I wonder how many of this new features would be added until the first grand desktop environment / Linux distro could release the entire thing in a stable manner.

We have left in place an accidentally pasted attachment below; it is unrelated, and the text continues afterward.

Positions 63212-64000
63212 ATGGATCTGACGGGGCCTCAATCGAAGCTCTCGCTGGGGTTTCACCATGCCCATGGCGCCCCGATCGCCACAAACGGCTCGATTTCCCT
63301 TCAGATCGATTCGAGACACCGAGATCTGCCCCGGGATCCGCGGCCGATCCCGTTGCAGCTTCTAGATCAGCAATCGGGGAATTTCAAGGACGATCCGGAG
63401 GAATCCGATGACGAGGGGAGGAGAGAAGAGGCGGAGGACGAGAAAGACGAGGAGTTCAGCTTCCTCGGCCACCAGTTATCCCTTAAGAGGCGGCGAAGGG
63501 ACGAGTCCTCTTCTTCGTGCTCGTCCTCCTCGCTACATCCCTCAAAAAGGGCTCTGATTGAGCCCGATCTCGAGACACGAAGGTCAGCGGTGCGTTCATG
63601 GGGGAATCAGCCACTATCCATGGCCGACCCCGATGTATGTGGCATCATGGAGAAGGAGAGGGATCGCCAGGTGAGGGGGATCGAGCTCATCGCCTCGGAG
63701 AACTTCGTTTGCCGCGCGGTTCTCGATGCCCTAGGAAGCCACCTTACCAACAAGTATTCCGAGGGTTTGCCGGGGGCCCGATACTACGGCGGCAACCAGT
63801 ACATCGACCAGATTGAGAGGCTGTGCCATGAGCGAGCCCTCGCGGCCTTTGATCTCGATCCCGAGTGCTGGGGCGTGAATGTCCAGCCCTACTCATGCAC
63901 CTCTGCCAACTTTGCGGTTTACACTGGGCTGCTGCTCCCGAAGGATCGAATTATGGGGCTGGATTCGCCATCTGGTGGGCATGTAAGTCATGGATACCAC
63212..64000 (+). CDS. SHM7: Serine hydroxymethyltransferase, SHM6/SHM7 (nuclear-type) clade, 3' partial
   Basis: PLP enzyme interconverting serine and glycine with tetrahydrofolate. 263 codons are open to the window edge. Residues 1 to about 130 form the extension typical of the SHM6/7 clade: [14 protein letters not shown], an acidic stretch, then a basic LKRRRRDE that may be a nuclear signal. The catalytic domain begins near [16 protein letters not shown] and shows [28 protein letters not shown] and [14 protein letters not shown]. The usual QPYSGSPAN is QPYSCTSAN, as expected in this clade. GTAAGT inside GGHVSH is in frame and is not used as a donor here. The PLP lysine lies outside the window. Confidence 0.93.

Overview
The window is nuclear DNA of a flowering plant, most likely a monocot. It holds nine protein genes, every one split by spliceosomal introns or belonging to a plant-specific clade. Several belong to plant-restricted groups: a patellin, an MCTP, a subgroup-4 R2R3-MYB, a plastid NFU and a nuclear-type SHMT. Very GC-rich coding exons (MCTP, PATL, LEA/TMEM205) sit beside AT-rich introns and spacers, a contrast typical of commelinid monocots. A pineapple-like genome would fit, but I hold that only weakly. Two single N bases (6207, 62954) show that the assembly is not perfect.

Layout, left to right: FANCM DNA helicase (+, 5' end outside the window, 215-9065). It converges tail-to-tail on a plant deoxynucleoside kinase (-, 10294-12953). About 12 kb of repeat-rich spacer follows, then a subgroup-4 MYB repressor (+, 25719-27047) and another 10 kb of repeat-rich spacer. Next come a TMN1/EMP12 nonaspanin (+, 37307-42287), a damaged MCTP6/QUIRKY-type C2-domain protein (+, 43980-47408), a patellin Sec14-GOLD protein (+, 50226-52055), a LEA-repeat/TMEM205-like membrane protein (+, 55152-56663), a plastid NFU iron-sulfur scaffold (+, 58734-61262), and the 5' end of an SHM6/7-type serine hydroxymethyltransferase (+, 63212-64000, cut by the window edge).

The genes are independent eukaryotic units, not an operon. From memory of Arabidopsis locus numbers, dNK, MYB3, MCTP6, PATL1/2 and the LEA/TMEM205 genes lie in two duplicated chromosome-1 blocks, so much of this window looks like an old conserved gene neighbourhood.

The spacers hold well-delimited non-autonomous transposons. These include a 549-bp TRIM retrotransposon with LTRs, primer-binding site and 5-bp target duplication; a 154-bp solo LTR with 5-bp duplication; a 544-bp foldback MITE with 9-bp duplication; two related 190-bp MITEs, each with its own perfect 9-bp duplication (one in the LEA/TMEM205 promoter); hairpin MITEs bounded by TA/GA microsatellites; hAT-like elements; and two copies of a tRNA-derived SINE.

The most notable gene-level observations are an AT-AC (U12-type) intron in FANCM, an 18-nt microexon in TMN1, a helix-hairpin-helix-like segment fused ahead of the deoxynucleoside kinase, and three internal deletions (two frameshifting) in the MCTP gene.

Well, that's only to be expected, really. However well designed it might be in theory, no framework is ever good enough until someone has actually tried using it for complex tasks, and started finding and fixing the flaws that are uncovered. Wayland 1.0 was about providing a protocol that was stable enough for other people to try using - not one that completely covered every possible feature that might be needed of it. That's what protocol extensions, and revisions are for.